The Amish Schoolhouse
The Amish were known for their one-room schoolhouses. This type of schoolhouse allowed them to stay local and made transportation much easier. This type of school also allowed them to attend church on Sunday. Here are a few facts about the Amish Schoolhouse. We’ll also discuss Martha Yoder and Marie Monville.
Martha Yoder’s life in the Amish Schoolhouse
Martha Yoder’s life in the Amished Schoolhouse was a fascinating and enlightening tale. Born in Ligonier, she married Joseph J. Yoder in 1948. Both were Amish and had three children. In the years following the marriage, she remained an active member of the community. She and Joseph shared their home and their faith with visitors from around the world.
In her lifetime, Martha Yoder was a member of the Amish community and an advocate of peace and equality. She was a member of the Old Order Amish Church. She was a mother, grandmother and great-grandmother. Her life in the Amish Schoolhouse influenced generations of Amish women.
Marie Monville’s husband’s murder
Six years after her husband’s murder at The Amish School house, Marie Monville is releasing a book about the tragic events of that tragic day. The book, One Light Still Shines, will detail the shooting and the life after the tragedy. She describes her husband as a devoted husband, churchgoing Christian, and a hardworking provider. However, the tragedy changed her life in an instant, with no warning signs.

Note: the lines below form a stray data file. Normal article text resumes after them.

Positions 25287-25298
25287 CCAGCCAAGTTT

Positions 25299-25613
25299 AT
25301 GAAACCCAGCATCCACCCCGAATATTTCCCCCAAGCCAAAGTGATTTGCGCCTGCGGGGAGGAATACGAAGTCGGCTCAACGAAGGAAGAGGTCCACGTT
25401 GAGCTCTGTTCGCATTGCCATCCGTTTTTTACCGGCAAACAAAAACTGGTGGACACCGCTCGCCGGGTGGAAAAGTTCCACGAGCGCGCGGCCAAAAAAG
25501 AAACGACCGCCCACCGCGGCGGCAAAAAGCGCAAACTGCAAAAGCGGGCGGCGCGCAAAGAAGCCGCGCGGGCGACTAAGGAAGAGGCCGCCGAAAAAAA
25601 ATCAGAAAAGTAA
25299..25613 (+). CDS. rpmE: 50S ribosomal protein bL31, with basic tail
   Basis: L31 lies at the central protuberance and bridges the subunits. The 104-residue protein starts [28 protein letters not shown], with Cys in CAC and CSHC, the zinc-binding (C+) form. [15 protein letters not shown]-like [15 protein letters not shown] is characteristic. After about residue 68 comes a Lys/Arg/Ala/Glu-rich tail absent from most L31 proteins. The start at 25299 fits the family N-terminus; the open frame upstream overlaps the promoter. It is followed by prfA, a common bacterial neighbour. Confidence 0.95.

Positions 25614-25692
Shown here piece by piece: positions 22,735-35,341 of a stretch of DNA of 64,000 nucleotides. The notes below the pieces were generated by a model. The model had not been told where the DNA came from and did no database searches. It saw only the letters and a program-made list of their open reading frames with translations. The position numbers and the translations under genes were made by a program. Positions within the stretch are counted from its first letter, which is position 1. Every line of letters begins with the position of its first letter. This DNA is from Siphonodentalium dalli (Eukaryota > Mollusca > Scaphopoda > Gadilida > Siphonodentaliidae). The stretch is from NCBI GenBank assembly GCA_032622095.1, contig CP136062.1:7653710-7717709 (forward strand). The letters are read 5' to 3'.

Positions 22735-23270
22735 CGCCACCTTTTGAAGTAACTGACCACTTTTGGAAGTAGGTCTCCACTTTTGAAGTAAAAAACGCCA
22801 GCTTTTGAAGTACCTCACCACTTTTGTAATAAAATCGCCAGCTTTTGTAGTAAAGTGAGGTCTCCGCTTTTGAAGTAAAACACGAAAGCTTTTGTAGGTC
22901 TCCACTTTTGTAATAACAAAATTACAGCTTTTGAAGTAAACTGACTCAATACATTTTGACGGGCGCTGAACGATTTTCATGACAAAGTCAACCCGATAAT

Monville’s husband, Charlie Roberts, opened fire in a one-room Amish schoolhouse in rural Pennsylvania on October 2, 2006. Roberts shot the girls in the head, identifying them as a single group, as well as the male pupils. After completing the murder spree, Roberts turned the gun on himself. Monville says her husband had a history of depression, but she does not know why he would kill her children.
A one-room Amish school with an enclosed schoolyard, two outhouses, and a ball field. This school was built in 1976. The school bell on the roof was a familiar sound on the road. Children ran from class to play in the ball field. The school bell pealed at the end of each day, calling everyone to class. The children began their day with a Bible reading from Acts 4 and finished by reciting the Lord’s Prayer in Pennsylvania Dutch.
There are over 254 Amish schools in Lancaster County. Each one-room school is different, but they all have common features. They are usually built on donated land and include baseball or softball fields, playground equipment, and outhouses.
Marcus Smucker, Ph.D., who teaches Amish studies at Elizabethtown College, recently wrote an article for the New York Times about the Amish’s practice of self-surrender. It is a common practice in the Amish community, where a person works through their emotions of forgiveness every day. In Roberts’ case, this process triggered a feeling of friendship.
In this book, self-surrender is discussed from a practical and spiritual standpoint. The Amish believe that we must be separated from worldly sin practices in order to receive salvation. Thus, they live in small, distinct communities and resist modern civilization by maintaining simple austere lifestyles. They use gas lamps and do not use electricity, and they adhere to traditional customs of rural societies. They also give up self-interest and submit to authority in the church.